Christopher Bell — Bell zipped onto pit road with too much speed during a round of pit stops and slid to a stop, earning a speeding penalty. He is 11th in points.

Kyle Larson — Larson led eight laps Sunday but was not a part of the drafting mix at the front at the finish. He was 18th and fell three spots in points to sixth.

Joey Logano — Logano held the point lead entering Sunday’s race. At day’s end, he had a 27th-place finish and had fallen four spots to fifth.



End of stages at Talladega could have lasting impact in playoffs


A spot in the next round of the Cup playoffs could have been determined in just a few laps Sunday at Talladega Superspeedway.

They weren’t the final laps of the race, but the final laps of Stage 1 and Stage 2. 

The end of the first stage saw a big swing for a couple of drivers that could impact on who advances and who doesn’t after next weekend’s elimination race at the Charlotte Roval.

MORE: Chase Elliott wins at Talladega 

With six laps left in the opening stage, William Byron was second to Denny Hamlin.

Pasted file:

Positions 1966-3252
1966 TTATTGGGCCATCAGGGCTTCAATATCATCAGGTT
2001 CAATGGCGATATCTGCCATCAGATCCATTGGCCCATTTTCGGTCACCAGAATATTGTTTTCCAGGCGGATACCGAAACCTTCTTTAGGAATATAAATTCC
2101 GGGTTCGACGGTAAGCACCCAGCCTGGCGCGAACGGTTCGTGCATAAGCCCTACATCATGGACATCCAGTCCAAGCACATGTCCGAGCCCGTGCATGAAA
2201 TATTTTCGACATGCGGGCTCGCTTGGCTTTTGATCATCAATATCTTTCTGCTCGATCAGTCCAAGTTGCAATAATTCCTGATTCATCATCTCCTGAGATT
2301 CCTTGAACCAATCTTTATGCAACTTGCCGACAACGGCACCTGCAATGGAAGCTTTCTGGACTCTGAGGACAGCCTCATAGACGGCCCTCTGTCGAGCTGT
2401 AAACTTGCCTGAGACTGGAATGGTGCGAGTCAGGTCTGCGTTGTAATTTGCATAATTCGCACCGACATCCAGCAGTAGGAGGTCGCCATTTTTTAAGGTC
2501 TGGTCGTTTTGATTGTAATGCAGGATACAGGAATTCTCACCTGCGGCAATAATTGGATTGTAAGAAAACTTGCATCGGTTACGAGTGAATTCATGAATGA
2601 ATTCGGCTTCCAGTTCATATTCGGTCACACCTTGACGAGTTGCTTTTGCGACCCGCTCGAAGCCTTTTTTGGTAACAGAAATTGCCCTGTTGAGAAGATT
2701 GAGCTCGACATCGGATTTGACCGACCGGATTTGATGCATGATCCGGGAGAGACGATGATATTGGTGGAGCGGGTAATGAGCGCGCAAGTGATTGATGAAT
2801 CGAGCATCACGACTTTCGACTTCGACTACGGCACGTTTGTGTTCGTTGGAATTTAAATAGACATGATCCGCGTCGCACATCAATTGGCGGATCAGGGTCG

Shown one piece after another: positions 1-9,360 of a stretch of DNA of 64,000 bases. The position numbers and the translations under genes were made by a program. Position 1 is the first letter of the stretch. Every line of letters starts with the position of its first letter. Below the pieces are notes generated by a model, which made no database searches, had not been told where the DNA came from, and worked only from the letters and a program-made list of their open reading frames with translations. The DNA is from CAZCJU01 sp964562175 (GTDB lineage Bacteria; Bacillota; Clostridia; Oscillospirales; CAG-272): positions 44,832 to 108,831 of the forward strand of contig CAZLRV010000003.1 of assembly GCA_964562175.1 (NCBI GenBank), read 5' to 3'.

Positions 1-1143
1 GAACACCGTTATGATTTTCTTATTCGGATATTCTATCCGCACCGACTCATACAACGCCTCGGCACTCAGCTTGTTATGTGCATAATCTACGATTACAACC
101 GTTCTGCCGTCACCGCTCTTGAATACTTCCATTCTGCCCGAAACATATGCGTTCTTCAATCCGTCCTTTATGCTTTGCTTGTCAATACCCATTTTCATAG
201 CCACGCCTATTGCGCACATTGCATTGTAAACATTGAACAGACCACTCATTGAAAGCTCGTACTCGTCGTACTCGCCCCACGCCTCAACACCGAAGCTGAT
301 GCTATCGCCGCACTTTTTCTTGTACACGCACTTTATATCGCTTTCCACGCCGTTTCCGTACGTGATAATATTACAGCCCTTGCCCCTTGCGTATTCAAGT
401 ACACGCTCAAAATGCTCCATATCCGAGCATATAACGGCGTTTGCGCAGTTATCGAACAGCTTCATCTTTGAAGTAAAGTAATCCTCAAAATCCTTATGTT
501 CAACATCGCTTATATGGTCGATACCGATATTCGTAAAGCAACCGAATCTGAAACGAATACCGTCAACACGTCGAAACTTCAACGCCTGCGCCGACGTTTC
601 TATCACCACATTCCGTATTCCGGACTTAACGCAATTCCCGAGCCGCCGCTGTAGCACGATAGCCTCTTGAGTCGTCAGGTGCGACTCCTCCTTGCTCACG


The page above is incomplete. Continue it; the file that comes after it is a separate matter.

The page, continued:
Byron was in need of stage points because of the uncertainty of his place in the standings. NASCAR docked him 25 points for spinning Hamlin under caution last weekend at Texas Motor Speedway.

Hendrick Motorsports is appealing the decision and will have the hearing this week. While car owner Rick Hendrick said Sunday that he felt the penalty was too severe in a three-race round, there’s no guarantee the appeal board will change the penalty or reduce it. 

With such unknowns, Byron’s focus was scoring as many points as possible since he entered the race eight points below the cutline. Sitting second in that opening stage put him in position to score the points he needed.

But when the the stage ended, Byron came across the line 11th — 0.036 seconds behind Erik Jones in 10th — and scored no stage points.

“I was working well with (Hamlin),” Byron said. “I tried to work to the bottom and he stayed at the top and the top seemed to have momentum.

“I just made a wrong decision there that kind of got me in a bad position further. I was still leading the inside lane, but the inside lane wouldn’t go forward. That was just kind of weird. That was kind of the moral of our day — was just not being able to advance forward.”